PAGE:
Willow and cottonwood trees at SAWC’s native plant nursery in Juneau are thriving this summer thanks to an abundance of rain, and occasional sunshine, in Juneau. The nursery hosts more than 300 trees, each one started from a portion of a branch “borrowed” from wild trees in early spring.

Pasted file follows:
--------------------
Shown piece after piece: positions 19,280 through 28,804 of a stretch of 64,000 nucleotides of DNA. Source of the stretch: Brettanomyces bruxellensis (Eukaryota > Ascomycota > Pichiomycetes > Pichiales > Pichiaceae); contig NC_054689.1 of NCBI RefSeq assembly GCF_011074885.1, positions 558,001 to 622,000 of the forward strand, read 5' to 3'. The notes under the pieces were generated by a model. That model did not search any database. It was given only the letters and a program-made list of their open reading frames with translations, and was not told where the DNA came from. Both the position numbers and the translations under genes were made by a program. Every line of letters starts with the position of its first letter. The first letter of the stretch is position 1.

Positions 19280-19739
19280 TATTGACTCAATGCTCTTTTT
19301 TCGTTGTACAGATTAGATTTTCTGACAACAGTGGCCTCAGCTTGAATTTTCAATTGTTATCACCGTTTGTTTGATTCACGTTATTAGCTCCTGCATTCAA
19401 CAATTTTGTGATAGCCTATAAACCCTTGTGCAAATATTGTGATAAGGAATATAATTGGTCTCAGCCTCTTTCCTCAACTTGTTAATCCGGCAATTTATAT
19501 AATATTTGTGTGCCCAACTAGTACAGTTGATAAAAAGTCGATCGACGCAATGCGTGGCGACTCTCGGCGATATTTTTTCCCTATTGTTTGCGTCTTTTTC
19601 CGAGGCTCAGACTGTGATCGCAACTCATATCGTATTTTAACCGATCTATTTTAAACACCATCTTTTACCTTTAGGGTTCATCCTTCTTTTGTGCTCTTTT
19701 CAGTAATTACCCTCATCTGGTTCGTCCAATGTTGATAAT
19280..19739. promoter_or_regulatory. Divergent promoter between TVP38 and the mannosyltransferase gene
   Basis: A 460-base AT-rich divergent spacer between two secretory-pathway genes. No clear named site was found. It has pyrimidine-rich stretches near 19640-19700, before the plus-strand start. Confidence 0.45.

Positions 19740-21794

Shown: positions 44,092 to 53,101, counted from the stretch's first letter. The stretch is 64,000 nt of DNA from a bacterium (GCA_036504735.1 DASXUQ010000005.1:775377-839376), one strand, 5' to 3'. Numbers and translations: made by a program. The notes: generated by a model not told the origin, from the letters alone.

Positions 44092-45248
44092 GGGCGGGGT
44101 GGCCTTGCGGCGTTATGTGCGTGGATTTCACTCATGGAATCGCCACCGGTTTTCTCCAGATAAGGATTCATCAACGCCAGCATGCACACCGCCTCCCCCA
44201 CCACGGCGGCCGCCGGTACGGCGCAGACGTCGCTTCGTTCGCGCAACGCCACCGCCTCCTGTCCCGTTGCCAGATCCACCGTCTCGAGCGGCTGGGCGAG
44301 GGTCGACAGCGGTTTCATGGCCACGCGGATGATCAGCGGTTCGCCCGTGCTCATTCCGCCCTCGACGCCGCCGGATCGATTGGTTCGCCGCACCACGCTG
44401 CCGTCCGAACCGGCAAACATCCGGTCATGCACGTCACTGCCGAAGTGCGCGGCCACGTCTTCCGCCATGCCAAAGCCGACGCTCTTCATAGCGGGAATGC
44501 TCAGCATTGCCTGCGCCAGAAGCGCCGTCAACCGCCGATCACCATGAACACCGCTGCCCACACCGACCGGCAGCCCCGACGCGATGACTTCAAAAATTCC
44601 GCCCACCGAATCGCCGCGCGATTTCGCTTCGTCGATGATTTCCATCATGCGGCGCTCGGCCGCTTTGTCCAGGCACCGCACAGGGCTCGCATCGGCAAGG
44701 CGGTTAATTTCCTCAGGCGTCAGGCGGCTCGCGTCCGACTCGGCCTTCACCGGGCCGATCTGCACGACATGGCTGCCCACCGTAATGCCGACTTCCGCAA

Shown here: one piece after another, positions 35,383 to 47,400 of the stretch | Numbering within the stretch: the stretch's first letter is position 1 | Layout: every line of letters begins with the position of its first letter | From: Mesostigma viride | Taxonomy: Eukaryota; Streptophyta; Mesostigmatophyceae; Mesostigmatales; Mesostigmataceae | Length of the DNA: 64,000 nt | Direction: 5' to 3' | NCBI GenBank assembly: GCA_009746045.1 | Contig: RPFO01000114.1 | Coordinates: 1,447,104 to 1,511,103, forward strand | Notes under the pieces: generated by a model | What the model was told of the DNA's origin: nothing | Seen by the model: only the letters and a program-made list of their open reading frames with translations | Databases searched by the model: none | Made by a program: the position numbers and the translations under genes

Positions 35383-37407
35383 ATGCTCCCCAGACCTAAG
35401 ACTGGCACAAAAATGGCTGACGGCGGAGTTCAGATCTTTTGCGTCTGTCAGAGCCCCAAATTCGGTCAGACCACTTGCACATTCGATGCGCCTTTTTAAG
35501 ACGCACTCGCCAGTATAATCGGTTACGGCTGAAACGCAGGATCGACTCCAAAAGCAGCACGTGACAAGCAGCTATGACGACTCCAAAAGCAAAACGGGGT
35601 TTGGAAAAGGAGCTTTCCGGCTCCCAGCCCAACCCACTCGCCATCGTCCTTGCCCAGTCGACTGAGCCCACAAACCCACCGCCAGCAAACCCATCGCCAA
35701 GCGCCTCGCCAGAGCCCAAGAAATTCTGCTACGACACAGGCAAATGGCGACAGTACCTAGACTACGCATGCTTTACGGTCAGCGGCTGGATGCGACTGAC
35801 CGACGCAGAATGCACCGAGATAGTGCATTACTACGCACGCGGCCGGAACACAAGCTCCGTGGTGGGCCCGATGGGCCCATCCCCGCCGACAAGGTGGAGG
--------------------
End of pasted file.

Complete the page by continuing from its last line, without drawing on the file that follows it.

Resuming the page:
These sticks, called dormant cuttings, are placed upright in soil-filled pots. The moist soil stimulates the bark to quickly produce roots, known as adventitious roots, and a few weeks later numerous new branches sprout from the cutting above the soil surface. By summer’s end the cuttings have transformed into bushy little trees. SAWC and its partners plant these trees at restoration sites around Juneau where they stabilize soil, shade streams, and provide food and habitat for countless creatures, large and small. SAWC would like to thank Southeast Alaska Land Trust for providing space for the nursery.